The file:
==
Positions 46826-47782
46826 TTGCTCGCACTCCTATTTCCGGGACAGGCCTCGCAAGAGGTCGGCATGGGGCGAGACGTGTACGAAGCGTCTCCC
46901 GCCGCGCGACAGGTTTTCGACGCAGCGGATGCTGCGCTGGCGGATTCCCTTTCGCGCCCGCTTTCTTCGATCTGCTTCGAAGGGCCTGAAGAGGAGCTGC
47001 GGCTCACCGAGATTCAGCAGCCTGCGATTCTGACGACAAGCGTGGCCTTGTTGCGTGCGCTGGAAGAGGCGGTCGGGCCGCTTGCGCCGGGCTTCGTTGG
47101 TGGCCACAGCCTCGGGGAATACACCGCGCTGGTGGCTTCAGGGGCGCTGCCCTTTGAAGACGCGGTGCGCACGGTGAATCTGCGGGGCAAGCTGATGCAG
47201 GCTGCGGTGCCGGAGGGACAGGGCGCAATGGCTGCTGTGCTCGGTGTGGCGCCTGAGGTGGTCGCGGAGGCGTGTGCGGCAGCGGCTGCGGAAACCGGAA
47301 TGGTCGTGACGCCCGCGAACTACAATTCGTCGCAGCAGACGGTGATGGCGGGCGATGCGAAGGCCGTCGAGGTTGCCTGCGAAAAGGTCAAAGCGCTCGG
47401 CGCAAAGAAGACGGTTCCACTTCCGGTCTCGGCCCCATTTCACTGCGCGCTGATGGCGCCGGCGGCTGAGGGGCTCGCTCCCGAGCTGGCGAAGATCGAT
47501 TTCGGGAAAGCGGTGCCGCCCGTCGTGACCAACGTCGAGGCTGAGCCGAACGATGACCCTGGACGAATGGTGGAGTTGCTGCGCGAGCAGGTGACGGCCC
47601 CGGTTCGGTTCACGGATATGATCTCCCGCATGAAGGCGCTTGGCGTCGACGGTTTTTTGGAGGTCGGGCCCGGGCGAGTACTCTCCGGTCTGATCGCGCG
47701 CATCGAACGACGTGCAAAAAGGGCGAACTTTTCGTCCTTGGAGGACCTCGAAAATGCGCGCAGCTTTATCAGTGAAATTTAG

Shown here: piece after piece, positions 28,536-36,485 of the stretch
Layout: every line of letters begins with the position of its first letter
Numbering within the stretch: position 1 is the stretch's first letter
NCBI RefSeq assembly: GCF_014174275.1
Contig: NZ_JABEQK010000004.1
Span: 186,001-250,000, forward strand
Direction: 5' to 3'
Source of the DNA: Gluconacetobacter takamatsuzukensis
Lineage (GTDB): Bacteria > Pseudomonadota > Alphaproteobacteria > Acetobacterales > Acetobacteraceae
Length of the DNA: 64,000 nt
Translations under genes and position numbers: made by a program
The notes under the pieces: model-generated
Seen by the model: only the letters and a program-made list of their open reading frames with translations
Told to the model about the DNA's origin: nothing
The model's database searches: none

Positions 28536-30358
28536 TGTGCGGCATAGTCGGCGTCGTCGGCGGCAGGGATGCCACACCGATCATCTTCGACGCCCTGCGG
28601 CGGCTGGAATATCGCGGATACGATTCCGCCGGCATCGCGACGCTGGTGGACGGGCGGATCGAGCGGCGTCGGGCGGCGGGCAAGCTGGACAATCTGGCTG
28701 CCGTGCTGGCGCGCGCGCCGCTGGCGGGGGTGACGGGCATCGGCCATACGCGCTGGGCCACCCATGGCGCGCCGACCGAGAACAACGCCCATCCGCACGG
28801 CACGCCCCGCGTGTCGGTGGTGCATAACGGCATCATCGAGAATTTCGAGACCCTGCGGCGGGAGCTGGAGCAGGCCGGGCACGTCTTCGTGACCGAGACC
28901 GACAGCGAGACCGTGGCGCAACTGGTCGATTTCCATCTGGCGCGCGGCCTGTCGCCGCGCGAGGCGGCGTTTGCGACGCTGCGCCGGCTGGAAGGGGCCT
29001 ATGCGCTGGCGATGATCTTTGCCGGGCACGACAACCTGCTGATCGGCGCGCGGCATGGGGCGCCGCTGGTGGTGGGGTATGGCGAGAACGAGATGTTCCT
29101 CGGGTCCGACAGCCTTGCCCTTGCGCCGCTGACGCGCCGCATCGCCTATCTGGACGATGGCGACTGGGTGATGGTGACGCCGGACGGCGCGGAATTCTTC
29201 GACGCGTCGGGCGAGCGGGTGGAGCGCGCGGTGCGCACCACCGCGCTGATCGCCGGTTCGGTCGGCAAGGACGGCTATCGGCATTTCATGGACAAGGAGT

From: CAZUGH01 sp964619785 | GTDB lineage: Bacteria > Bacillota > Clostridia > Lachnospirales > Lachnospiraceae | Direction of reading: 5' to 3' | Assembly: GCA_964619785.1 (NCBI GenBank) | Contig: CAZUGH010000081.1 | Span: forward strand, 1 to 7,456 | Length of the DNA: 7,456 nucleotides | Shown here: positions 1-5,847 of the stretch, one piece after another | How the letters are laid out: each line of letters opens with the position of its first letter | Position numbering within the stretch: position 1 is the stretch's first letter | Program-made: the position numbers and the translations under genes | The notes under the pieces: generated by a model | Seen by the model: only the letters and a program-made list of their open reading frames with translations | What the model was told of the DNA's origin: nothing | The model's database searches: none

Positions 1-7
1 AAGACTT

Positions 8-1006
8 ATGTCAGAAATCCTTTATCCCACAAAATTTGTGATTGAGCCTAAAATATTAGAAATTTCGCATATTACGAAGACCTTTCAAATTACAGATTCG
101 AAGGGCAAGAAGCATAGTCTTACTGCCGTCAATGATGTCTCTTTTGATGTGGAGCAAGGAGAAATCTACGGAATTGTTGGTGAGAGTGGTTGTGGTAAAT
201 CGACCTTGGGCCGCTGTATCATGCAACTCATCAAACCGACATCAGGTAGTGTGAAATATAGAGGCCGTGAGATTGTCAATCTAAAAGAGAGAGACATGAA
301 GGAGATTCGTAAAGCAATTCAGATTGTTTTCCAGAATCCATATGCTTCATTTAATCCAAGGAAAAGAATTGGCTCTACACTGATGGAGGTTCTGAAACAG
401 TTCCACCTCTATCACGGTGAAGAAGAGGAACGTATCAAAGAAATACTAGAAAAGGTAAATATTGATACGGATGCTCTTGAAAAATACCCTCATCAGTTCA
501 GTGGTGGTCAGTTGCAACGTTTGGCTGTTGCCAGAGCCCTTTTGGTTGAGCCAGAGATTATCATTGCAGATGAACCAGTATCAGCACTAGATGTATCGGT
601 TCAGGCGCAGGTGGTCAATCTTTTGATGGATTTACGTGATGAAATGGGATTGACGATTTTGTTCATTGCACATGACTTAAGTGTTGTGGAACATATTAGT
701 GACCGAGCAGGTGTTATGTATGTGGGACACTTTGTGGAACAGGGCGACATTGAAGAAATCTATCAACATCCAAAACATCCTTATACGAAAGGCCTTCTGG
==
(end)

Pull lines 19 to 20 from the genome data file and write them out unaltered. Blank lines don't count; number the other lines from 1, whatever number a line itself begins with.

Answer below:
Source of the DNA: Gluconacetobacter takamatsuzukensis
Lineage (GTDB): Bacteria > Pseudomonadota > Alphaproteobacteria > Acetobacterales > Acetobacteraceae